Tsunami spread N-waste ?

As if they didn't have enough problems already, it seems that the Tsunaami wave last December may have spread nuclear wastes  illegally dumped  previously off the coast of Somalia. The UN Environment programme has reported that that the tidal wave appeared to have broken up some barrels of toxic wastes of various kinds, including nuclear materials, that were illegally dumped off the coast during the early 1990’s period, when Somalia had no effective government. There have been reports of illnesses and there is an obvious threat to marine life and fishing interests. Source: Wise Nuclear Monitor 623.

ITER goes to France

It’s been a long wrangle- at one stage France threatened to go it alone, while a Japanese participant suggested that tossing a coin  might be  the fairest way to break the deadlock!  But it has now been agreed that the $12bn nuclear fusion reactor- the International Thermonuclear Experimental Reactor- will be located in France.  The US, Japan and S.Korea had supported a site in Japan and, to soften the blow, Japan will be given contracts for some of the work.

UK ‘Nuclear  ignorance’

The British public ‘is largely unaware about the urgent need to address the sources of the UK’s future energy supply’, according to research undertaken by the Institution of Civil Engineers (ICE). A public opinion survey they commissioned found that only one-in-four people support the construction of new nuclear power stations in the UK while, as noted in Renew 156, 77% backed wind.  The former statement does not of course necessarily follow from this finding, but ICE is clearly convinced that, as David Anderson, Chairman of ICE’s Energy Board commented: “Nuclear power is an extremely reliable form of energy. It would be highly irresponsible for the Government to dismiss this option for future energy supplies”.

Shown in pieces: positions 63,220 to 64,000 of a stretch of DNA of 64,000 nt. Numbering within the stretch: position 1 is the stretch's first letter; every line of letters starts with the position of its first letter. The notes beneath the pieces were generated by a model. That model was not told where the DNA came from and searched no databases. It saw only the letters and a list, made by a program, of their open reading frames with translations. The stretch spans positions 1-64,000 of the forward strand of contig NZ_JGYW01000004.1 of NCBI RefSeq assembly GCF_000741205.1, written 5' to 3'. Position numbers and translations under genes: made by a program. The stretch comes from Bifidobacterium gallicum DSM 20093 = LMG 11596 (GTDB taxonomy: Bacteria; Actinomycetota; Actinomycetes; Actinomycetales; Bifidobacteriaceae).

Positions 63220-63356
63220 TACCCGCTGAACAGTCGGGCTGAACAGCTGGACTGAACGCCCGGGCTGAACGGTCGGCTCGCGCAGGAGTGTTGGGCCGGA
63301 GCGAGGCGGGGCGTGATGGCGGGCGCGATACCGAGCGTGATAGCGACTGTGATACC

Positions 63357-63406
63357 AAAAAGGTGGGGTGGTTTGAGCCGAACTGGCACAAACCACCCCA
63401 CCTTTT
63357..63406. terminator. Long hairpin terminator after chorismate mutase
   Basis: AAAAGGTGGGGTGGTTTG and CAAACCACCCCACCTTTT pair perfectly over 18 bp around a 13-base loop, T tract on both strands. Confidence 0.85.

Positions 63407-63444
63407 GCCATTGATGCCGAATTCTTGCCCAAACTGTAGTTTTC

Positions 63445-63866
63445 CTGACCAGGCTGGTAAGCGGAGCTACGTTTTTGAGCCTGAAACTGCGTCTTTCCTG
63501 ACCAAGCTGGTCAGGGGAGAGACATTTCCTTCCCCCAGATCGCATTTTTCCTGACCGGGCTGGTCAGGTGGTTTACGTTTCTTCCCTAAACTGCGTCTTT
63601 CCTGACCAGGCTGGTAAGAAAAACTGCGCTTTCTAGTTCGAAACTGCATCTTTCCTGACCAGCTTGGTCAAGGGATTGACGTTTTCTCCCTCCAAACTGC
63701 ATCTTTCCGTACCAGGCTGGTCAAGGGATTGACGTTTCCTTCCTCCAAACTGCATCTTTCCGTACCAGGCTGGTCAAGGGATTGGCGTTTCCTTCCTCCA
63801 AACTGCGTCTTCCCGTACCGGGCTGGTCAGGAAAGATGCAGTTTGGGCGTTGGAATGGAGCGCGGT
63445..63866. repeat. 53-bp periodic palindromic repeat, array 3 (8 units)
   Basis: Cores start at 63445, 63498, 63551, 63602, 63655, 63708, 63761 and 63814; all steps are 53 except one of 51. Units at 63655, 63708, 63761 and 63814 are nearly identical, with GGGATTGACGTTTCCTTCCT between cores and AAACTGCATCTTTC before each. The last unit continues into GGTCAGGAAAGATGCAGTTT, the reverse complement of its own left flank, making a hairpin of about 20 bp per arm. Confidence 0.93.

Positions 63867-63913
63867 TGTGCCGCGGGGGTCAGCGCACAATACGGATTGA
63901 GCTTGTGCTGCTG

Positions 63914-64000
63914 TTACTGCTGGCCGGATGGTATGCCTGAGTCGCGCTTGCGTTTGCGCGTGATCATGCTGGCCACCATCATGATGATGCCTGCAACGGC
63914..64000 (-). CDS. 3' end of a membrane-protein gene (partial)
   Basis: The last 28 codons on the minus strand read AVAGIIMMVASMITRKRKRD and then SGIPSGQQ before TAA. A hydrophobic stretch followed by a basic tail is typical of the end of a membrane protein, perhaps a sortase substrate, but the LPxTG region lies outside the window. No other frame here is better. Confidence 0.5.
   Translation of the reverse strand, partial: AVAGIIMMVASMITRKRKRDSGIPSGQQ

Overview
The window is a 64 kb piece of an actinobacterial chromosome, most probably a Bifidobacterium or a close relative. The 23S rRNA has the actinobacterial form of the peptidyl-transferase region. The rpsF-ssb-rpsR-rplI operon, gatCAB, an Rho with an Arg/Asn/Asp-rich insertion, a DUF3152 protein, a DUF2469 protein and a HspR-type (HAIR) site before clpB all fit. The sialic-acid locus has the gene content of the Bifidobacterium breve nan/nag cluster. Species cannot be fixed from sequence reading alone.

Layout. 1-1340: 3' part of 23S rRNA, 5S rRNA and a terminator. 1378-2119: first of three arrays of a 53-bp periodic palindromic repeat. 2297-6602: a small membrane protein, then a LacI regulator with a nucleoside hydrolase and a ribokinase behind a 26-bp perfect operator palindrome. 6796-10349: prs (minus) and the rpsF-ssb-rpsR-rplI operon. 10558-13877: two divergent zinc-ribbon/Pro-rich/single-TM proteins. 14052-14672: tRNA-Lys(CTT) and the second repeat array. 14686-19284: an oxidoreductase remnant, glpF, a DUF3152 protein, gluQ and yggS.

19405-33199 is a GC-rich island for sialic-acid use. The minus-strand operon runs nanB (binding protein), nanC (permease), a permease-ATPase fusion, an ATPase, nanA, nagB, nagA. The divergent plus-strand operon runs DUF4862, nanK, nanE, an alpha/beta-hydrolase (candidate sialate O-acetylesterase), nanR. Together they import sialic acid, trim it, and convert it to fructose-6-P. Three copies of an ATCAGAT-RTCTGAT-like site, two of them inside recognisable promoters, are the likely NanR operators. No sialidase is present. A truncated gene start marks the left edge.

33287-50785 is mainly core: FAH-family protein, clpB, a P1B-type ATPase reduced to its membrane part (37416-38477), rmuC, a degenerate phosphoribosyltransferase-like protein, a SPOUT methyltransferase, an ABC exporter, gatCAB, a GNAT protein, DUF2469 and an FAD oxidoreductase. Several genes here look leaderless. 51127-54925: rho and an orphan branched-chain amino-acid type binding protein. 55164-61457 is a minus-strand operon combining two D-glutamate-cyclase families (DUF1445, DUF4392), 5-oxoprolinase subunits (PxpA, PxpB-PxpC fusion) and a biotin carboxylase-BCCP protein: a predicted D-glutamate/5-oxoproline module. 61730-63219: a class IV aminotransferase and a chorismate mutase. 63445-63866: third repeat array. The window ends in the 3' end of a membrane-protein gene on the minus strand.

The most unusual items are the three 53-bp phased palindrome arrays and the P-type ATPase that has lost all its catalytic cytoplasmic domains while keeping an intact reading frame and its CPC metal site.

So if the public thinks otherwise, it must need education. He may not be entirely wrong of course. He said that “It is worrying that the majority of the public cannot even hazard a guess at how many wind turbines are needed to replace the output of just one nuclear station”.  However, a distinct lack of vision seems to be apparent in his thinking.  ‘It is even more concerning that they place so much reliance and faith in renewable sources. These have been presented as a panacea for the UK’s looming energy gap. The truth is that without massive investment, we will be reliant on burning gas from overseas to create electricity within 15 years. Everyone supports renewable energy, but there is no way that renewables can currently plug the gap left by the demise of nuclear power stations.’   ICE  argues that ‘Failure to consider nuclear could lead to over dependency on imported energy sources. Politically, nuclear is not a vote winner- but nor is the constant threat of blackouts in the future.”  Well that’s one view. But surely ICE should be at the forefront of pressing for renewables, instead of trying to tell us they won’t work?